What Are the Different Types of Zoo Career Opportunities?

Maggie Worth

Running a zoo takes the work of many different professionals. Zoo career opportunities include jobs working with animals, such as veterinarians and zookeepers. Also included are positions working with people, such as event and program coordinators and tour guides. Facilities professionals, food service workers and business professionals are also key.

Zookeepers take care of animals at the zoo.
Zookeepers take care of animals at the zoo.

Obviously, the main attractions of a zoo are the animals. This means that, when most people think of zoo career opportunities, animal care positions are the first that come to mind. Veterinarians maintain the health of animals and may work directly for a zoo or in a private practice under contract with the facility. Zookeepers and their assistants take care of the animals on a daily basis and are responsible for feeding the animals and ensuring that they have everything they need.

Zoo conservationists might promote awareness about endangered species to visitors.
Zoo conservationists might promote awareness about endangered species to visitors.

Zoo career opportunities are also available for those who like working with people. Gate attendants take payments and issue tickets and passes, tour guides show groups around the zoo and presenters give demonstrations that may or may not involve the zoo animals. Program and event coordinators specialize in managing the program schedule for presentations and in arranging special events, either for the public or for specific groups.

Like any large facility, a zoo must be maintained. This means that zoo career opportunities extend to janitorial and maintenance personnel as well as craft persons, such as plumbers and electricians. Many zoos also maintain natural habitats for the animals, so landscapers and arborists are often needed. Security personnel are also critical.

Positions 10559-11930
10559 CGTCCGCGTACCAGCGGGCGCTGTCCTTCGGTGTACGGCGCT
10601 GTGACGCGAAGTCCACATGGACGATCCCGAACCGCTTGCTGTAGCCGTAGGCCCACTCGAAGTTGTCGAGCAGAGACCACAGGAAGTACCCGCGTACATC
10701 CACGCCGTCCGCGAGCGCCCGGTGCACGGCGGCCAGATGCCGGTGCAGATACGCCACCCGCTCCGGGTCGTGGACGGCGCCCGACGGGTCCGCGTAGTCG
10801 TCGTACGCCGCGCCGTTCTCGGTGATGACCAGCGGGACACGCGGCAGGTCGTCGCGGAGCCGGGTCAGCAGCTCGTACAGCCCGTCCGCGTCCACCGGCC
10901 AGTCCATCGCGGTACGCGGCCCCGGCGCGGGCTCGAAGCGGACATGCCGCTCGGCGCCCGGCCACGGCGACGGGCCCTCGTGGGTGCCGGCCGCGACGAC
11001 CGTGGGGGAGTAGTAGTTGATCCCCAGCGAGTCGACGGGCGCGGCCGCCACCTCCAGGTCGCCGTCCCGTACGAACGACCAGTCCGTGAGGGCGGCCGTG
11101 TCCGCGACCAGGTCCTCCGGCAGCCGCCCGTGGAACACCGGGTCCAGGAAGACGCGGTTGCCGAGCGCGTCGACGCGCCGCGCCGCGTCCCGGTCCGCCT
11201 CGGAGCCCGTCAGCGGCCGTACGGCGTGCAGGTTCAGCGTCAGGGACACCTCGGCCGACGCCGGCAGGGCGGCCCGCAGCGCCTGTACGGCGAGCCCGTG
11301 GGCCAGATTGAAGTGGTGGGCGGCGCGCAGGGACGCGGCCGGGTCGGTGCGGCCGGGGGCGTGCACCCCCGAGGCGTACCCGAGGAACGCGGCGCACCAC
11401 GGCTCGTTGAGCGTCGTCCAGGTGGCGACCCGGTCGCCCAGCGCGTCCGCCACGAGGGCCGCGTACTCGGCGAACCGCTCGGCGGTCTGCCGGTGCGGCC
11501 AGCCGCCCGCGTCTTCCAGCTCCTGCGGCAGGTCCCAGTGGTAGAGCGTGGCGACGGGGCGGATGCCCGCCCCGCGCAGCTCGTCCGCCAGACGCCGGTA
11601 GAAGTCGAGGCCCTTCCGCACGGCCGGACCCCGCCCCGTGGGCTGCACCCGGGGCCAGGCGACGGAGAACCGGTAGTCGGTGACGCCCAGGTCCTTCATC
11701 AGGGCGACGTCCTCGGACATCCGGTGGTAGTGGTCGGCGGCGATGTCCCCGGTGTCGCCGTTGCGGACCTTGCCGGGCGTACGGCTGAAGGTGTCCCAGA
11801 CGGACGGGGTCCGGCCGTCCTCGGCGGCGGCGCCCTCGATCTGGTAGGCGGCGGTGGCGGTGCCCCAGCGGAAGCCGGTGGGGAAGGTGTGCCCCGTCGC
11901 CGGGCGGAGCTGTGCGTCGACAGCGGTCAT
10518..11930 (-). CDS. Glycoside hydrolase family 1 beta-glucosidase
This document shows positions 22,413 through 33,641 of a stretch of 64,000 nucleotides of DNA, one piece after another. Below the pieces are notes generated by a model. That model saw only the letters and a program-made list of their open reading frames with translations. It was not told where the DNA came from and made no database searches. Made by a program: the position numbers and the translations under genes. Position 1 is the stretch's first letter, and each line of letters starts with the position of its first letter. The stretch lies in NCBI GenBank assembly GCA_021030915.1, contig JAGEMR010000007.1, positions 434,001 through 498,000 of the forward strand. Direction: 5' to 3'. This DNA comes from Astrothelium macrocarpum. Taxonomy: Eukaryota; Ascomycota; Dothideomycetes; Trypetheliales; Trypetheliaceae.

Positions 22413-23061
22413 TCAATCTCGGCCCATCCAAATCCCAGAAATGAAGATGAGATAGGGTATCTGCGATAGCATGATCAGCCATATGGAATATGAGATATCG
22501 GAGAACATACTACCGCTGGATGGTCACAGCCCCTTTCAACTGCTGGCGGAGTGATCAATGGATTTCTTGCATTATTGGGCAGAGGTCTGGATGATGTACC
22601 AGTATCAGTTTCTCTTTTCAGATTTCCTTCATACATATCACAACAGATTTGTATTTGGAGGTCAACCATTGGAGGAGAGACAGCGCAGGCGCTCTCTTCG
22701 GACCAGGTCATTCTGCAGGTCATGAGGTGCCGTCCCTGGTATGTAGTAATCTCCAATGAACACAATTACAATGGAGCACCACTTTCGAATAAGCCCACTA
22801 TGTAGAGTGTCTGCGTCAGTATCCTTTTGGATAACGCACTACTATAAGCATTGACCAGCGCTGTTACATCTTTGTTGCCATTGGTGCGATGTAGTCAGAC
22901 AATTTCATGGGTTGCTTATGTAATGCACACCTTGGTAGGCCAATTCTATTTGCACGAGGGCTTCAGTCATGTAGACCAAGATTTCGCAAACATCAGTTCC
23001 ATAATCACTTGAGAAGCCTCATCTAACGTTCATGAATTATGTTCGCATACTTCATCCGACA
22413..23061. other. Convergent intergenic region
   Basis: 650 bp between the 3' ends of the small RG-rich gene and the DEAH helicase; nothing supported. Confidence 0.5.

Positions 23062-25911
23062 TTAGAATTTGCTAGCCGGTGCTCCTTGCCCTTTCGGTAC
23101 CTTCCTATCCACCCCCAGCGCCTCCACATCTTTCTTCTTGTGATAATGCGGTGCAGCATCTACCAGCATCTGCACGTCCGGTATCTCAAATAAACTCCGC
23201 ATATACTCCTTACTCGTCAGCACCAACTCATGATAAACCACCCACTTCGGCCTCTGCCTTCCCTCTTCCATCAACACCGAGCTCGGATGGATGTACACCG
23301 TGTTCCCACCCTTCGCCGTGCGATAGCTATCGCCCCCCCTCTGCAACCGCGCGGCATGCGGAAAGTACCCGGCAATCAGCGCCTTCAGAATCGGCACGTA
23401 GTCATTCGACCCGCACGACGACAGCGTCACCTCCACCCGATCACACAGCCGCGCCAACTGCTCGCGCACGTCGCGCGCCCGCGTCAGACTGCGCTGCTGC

Food service and retail workers can also find zoo career opportunities. Many zoos offer restaurants and food stands that require cooks, servers and cashiers. Gift shops require sales clerks, stock clerks and cash handlers.

It is also important to remember that a zoo is a business, even if it is a non-profit business. This means that some of the most plentiful zoo career opportunities are in the business office. Depending on the profit status, sales people or fundraising professionals, or a combination of the two, are responsible for ensuring an income for the zoo. Marketing professionals advertise and promote the zoo and often work in close conjunction with special event staff.

As with any other business, administrative assistants, receptionists and management professionals also are needed to help run a zoo. Likewise, accountants and accounting clerks must balance the books, pay the bills and file tax forms. Additionally, human resources professionals are required to recruit and hire employees for the many zoo career opportunities available.

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